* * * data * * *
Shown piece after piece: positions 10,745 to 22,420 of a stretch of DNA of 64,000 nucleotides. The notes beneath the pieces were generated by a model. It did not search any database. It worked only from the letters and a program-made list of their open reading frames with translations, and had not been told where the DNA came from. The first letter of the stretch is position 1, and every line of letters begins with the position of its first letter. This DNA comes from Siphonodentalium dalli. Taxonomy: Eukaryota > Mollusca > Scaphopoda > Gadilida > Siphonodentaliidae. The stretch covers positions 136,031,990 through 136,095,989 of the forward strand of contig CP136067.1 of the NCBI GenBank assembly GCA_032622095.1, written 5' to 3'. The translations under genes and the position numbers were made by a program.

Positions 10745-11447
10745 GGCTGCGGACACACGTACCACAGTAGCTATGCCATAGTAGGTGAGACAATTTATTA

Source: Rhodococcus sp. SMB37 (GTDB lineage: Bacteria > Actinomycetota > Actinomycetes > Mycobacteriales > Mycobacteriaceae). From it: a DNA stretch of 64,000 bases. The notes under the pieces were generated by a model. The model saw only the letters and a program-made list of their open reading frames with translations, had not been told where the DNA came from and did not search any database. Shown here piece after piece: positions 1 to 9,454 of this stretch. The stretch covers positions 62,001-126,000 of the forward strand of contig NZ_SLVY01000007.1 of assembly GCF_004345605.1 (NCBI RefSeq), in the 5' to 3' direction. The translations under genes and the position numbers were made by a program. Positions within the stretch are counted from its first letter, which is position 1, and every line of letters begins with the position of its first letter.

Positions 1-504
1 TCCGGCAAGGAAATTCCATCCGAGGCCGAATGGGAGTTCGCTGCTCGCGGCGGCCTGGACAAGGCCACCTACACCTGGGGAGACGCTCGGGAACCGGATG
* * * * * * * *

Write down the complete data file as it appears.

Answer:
Shown piece after piece: positions 10,745 to 22,420 of a stretch of DNA of 64,000 nucleotides. The notes beneath the pieces were generated by a model. It did not search any database. It worked only from the letters and a program-made list of their open reading frames with translations, and had not been told where the DNA came from. The first letter of the stretch is position 1, and every line of letters begins with the position of its first letter. This DNA comes from Siphonodentalium dalli. Taxonomy: Eukaryota > Mollusca > Scaphopoda > Gadilida > Siphonodentaliidae. The stretch covers positions 136,031,990 through 136,095,989 of the forward strand of contig CP136067.1 of the NCBI GenBank assembly GCA_032622095.1, written 5' to 3'. The translations under genes and the position numbers were made by a program.

Positions 10745-11447
10745 GGCTGCGGACACACGTACCACAGTAGCTATGCCATAGTAGGTGAGACAATTTATTA

Source: Rhodococcus sp. SMB37 (GTDB lineage: Bacteria > Actinomycetota > Actinomycetes > Mycobacteriales > Mycobacteriaceae). From it: a DNA stretch of 64,000 bases. The notes under the pieces were generated by a model. The model saw only the letters and a program-made list of their open reading frames with translations, had not been told where the DNA came from and did not search any database. Shown here piece after piece: positions 1 to 9,454 of this stretch. The stretch covers positions 62,001-126,000 of the forward strand of contig NZ_SLVY01000007.1 of assembly GCF_004345605.1 (NCBI RefSeq), in the 5' to 3' direction. The translations under genes and the position numbers were made by a program. Positions within the stretch are counted from its first letter, which is position 1, and every line of letters begins with the position of its first letter.

Positions 1-504
1 TCCGGCAAGGAAATTCCATCCGAGGCCGAATGGGAGTTCGCTGCTCGCGGCGGCCTGGACAAGGCCACCTACACCTGGGGAGACGCTCGGGAACCGGATG